Max Murphy, 88, died in November 2014 after drinking cleaning fluid left in the bathroom at his nursing home on Hope Island.
Max Murphy, 88, died in November 2014 after drinking cleaning fluid left in the bathroom at his nursing home on Hope Island.

War hero killed by poisonous solution in nursing home

A NURSING home may not have diluted a concentrated cleaning solution before an elderly man with dementia drank it from the bottle.

Former World War II veteran Maxwell Murphy, 88, was found with a burning mouth and a "half empty" bottle of surface disinfectant in his Lions Haven for the Aged room in Hope Island about 2.45pm on November 23, 2014.

It took the nursing home three hours to call an ambulance.

Mr Murphy died less than 24 hours later after being rushed to hospital when he started coughing up blood.

An inquest into his death at the Coroner's Court at Southport this morning was told the cleaning solution, Bacban, may not have been diluted by staff at the nursing home as required by the chemical guidelines.

Maxwell Murphy at the Adelaide War Memorial Cemetery in February 2014 — nine months before his death. Picture: Supplied
Maxwell Murphy at the Adelaide War Memorial Cemetery in February 2014 — nine months before his death. Picture: Supplied

Counsel assisting the coroner Joanna Cull told the court based on testing done the solution had not been diluted by staff from what was provided in bulk by the chemical provider.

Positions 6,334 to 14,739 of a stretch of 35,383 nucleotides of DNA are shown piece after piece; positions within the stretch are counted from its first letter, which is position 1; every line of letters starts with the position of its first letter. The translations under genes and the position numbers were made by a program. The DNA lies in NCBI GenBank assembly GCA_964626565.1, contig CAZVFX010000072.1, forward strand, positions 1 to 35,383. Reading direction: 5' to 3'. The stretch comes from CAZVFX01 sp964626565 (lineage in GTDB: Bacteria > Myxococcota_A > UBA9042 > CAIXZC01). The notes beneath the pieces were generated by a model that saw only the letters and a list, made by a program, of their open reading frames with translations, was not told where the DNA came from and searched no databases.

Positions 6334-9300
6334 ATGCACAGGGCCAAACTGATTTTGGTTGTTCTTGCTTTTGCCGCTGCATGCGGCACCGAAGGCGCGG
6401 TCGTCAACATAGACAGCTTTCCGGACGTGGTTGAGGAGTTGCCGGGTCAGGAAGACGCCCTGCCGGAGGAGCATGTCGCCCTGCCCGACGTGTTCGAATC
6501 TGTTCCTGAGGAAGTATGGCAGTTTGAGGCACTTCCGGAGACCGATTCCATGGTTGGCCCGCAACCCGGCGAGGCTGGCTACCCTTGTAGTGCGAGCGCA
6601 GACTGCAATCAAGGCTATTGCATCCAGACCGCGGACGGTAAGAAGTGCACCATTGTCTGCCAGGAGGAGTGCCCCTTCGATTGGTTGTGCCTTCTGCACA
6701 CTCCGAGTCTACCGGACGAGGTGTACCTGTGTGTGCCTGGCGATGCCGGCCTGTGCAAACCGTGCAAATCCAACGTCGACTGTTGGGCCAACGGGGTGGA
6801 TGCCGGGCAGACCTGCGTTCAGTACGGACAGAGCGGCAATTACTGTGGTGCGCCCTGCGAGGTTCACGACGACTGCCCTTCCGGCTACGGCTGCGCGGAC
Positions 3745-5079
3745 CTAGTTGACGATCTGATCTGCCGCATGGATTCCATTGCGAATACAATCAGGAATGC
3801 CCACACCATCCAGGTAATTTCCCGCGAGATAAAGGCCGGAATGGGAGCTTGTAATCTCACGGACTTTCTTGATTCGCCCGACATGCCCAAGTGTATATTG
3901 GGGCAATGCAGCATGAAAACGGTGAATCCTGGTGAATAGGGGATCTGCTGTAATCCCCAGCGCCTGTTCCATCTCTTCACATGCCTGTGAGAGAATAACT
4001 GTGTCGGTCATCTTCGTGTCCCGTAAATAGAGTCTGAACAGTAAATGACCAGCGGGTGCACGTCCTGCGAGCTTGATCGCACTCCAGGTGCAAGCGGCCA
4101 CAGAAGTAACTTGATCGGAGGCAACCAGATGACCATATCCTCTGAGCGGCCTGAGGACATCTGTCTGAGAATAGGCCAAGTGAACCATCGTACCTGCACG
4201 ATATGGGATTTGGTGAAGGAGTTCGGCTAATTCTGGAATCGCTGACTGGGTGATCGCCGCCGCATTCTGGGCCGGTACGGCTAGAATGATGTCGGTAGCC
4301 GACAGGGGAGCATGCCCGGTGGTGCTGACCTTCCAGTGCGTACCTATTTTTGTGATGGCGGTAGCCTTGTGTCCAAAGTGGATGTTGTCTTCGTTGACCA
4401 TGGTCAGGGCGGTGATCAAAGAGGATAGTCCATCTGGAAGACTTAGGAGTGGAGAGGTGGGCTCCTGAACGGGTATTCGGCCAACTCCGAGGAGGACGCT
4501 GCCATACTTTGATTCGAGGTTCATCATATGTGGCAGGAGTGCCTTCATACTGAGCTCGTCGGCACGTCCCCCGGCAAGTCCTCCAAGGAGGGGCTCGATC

She asked facilities manager Catherine Newman if that would have been possible.

"I had not imagined a staff member would do that," Ms Newman said.

"I can't imagine a staff member would do that. I can't.

"I find that really distressing."

Ms Newman's voice broke as she answered.

Coroner James McDougall was shown clips of CCTV footage in the lead up to the incident showing staff going into and out of the room.

At about 11.30am a cleaner was seen going into the room with a chemical bottle but was not holding the bottle when she left.

Max Murphy, 88, was an anti-aircraft gun ammunition runner during the Bombing of Darwin.
Max Murphy, 88, was an anti-aircraft gun ammunition runner during the Bombing of Darwin.

Ms Newman told the court she had spoken to the cleaner who was adamant she had taken in a different cleaning product used to kill ants.

The court was told it was unclear when nursing staff realised Mr Murphy needed to go to hospital but staff had been with him the entire time.

The nursing home's clinical nurse manager Pamela Fox told the coroner she called the poison information hotline who told her the chemical would cause mouth pain and a stomach ache.

Ms Fox said she was told Mr Murphy had drunk between 10mL and 20mL of the cleaning fluid.

The inquest continues.

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